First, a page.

Have a question about teaching? Not sure how to handle a situation? Maybe I can help! Go ahead and ask me anything below. I’ll be answering questions here and there in my newsletter, which you can sign up for here.
How do I keep my blurting students (who also think they are stand up comedians) from speaking out and interrupting?
Oh, boy. There’s a lot that can be said about this topic and it really relies on an overall classroom management system. It requires a lot of consistency on your part and positive reinforcement to help with that. If you’re not already familiar with Think Time, it’s the one system I put into place that really worked for me when it came to blurting. But, let’s assume you don’t work in a PBIS school and don’t have that set up. Let your class know that you will not tolerate blurting, and then actually stick to what you said. If someone blurts, give them a nonverbal cue (the “teacher look” or touch them–gently–on the shoulder if you’re nearby), and then be sure to verbally praise students that do it right (“Thank you for raising your hand, Jamal. It’s respectful to raise your hand.”). Sounds so basic and silly, right? That’s because you’re an adult. Kids need constant reminders of all that stuff we consider acceptable social behavior. If the same student does it again the same day, give them a verbal warning (“It’s respectful to raise your hand when you have something to say.”) and do not answer or address what they said in their interruption. I see a lot of teachers, both new and experienced, get caught up in the moment and basically reward students for blurting out by answering their question or responding as if they really did raise their hand and were called on. If you clearly gave an expectation to not blurt when you’re doing a read aloud, and a student blurts out something when you’re reading, then don’t reinforce that behavior. A student that thinks they are a stand up comedian is looking for attention, from peers and probably you as well, so overwhelm them with praise if they raise their hand.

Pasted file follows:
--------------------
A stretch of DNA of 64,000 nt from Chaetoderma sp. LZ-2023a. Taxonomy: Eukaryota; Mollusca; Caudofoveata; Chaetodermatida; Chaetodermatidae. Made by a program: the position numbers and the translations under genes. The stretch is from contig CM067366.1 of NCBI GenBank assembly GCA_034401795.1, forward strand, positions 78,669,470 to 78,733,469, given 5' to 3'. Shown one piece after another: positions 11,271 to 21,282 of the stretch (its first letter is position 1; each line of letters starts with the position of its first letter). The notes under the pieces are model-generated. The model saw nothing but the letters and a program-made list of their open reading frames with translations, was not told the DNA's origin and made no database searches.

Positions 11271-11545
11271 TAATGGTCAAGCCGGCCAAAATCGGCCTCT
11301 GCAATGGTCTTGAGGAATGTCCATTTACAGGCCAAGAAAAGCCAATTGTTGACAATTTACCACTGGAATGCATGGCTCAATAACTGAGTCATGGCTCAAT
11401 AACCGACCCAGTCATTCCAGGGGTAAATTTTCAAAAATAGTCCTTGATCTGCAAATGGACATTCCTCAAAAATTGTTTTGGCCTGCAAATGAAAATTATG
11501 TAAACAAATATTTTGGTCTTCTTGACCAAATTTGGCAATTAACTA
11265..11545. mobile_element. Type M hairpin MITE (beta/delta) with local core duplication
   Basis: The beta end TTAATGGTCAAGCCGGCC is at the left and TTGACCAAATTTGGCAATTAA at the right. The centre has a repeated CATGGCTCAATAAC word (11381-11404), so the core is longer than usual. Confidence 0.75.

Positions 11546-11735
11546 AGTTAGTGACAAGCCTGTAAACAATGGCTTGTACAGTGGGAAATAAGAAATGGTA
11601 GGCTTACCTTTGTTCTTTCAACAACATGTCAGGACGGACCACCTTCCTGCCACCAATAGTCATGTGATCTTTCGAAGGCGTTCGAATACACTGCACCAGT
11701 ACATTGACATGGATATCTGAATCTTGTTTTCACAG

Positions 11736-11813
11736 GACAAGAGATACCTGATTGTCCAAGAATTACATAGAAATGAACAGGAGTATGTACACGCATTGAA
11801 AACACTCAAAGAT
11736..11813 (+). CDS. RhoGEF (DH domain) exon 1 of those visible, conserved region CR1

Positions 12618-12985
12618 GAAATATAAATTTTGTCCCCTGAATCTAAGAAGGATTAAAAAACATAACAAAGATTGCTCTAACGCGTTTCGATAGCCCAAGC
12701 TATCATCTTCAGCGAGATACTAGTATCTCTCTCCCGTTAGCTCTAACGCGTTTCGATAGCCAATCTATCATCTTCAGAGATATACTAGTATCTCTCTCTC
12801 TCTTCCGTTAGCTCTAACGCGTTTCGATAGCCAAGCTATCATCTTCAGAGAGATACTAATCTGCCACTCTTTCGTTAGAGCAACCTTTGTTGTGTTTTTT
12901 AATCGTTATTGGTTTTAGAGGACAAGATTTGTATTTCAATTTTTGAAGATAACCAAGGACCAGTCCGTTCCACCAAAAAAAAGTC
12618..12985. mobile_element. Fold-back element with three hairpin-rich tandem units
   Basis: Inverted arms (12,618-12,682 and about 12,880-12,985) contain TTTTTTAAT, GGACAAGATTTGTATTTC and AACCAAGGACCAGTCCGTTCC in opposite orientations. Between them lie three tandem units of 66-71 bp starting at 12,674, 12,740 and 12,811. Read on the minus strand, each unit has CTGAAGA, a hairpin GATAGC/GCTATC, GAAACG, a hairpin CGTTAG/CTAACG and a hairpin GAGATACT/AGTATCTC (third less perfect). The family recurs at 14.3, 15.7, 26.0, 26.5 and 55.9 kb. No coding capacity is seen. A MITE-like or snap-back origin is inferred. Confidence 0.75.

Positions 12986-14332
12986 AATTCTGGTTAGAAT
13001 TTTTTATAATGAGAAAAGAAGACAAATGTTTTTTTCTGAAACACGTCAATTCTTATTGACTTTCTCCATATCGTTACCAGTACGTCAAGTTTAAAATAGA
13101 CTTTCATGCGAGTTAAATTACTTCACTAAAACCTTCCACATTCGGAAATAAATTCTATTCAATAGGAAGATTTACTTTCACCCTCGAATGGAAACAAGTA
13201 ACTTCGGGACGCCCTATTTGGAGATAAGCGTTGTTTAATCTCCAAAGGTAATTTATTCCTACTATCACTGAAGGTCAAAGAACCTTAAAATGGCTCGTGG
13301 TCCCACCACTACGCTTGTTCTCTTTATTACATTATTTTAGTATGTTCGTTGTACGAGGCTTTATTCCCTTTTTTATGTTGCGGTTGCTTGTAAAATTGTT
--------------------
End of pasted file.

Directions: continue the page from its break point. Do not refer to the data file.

You may even consider teaching an explicit lesson on blurting (this book is a great read aloud to start the conversation and provide a reference you can use in the future). Ask for a volunteer to see if they want to help you demonstrate it with the class. Ask the student to teach you something (i.e. whatever they’re interested in, like “How to Play Pokemon” or whatever), give them time to even prep if you want (similar to what you do in teaching), and then make a big deal about blurting every few sentences (everything from “I have a bellybutton” to “One time, my Grandpa, he….” and other top hits). Have your audience (the other students) point out in a fun way (I like to use a buzzer from Taboo or have students shout, “Chiiiiicccckkkken!” like I’m the little chicken in the book) every time you blurt.